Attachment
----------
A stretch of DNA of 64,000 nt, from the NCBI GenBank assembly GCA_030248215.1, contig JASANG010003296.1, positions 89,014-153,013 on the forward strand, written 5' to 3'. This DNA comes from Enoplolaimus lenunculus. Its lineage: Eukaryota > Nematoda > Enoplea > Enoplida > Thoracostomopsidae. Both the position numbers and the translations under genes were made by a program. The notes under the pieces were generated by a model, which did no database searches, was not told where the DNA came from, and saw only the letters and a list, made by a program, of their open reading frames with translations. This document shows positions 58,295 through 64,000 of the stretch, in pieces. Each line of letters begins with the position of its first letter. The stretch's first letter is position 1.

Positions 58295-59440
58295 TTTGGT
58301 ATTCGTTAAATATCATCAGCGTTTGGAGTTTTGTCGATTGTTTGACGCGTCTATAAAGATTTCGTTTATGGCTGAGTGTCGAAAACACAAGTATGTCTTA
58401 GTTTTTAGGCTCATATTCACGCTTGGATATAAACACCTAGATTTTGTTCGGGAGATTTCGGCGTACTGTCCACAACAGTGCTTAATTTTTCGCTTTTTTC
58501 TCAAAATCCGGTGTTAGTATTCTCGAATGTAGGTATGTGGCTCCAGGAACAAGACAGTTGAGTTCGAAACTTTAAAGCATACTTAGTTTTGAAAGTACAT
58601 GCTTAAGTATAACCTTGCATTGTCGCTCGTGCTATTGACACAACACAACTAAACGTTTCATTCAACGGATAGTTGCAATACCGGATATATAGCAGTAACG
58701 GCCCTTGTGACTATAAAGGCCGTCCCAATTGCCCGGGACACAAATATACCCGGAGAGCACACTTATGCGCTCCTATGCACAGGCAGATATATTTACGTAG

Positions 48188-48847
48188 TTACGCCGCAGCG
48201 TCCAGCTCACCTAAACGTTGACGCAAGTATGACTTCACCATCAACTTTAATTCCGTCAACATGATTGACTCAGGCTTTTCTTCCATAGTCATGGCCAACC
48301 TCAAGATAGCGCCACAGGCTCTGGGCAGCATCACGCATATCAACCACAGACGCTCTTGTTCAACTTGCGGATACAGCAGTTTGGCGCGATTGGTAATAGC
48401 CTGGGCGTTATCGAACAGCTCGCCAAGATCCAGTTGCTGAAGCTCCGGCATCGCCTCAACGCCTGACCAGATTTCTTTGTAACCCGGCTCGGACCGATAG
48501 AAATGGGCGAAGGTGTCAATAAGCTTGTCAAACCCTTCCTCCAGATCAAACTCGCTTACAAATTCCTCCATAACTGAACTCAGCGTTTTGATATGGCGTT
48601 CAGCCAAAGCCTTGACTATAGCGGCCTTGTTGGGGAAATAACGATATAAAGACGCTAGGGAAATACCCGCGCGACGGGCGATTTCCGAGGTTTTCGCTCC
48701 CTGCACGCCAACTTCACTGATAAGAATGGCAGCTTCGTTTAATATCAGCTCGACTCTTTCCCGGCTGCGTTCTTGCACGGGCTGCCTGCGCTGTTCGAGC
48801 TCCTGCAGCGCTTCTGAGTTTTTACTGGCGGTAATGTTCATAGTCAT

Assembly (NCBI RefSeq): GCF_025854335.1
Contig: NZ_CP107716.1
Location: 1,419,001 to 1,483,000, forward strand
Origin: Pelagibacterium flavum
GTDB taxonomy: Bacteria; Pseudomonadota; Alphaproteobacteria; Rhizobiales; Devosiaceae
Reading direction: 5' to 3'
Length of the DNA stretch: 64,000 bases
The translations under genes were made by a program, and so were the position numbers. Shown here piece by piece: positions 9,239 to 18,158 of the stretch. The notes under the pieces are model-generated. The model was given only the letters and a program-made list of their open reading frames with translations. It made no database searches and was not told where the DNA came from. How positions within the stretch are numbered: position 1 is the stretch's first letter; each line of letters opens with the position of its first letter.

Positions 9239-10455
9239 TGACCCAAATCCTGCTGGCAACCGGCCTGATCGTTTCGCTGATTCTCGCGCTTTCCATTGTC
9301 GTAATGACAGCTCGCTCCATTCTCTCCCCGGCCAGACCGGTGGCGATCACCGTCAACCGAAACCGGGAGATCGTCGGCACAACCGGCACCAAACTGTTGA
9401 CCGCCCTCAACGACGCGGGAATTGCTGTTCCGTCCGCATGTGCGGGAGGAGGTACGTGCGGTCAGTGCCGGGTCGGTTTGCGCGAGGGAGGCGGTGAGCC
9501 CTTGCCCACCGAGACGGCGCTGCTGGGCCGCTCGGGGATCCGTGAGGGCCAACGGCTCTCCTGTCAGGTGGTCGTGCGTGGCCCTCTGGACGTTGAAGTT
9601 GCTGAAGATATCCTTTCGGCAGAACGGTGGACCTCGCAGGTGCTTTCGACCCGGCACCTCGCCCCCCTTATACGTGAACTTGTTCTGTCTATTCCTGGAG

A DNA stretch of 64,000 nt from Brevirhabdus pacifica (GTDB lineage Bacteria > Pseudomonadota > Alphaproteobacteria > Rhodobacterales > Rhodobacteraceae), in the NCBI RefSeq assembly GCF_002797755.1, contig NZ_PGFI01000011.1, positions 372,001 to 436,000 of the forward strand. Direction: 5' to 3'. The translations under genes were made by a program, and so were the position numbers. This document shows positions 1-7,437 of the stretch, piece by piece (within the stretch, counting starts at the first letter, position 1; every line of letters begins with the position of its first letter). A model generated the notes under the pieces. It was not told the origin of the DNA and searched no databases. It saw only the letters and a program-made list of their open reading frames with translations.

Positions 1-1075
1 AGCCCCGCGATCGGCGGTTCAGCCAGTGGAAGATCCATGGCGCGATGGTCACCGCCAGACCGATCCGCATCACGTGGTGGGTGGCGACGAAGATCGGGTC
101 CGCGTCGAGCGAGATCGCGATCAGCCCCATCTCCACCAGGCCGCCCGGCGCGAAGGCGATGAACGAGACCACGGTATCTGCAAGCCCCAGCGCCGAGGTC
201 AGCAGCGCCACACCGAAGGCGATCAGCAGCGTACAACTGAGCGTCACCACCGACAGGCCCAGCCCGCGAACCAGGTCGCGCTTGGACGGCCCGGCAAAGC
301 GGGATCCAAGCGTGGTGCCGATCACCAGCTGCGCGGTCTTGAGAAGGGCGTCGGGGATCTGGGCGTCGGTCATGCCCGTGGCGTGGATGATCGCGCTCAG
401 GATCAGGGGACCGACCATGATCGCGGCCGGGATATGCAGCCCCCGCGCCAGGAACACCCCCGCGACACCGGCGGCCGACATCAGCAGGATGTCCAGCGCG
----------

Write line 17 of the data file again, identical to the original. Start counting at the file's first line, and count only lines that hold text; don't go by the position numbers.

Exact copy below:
48801 TCCTGCAGCGCTTCTGAGTTTTTACTGGCGGTAATGTTCATAGTCAT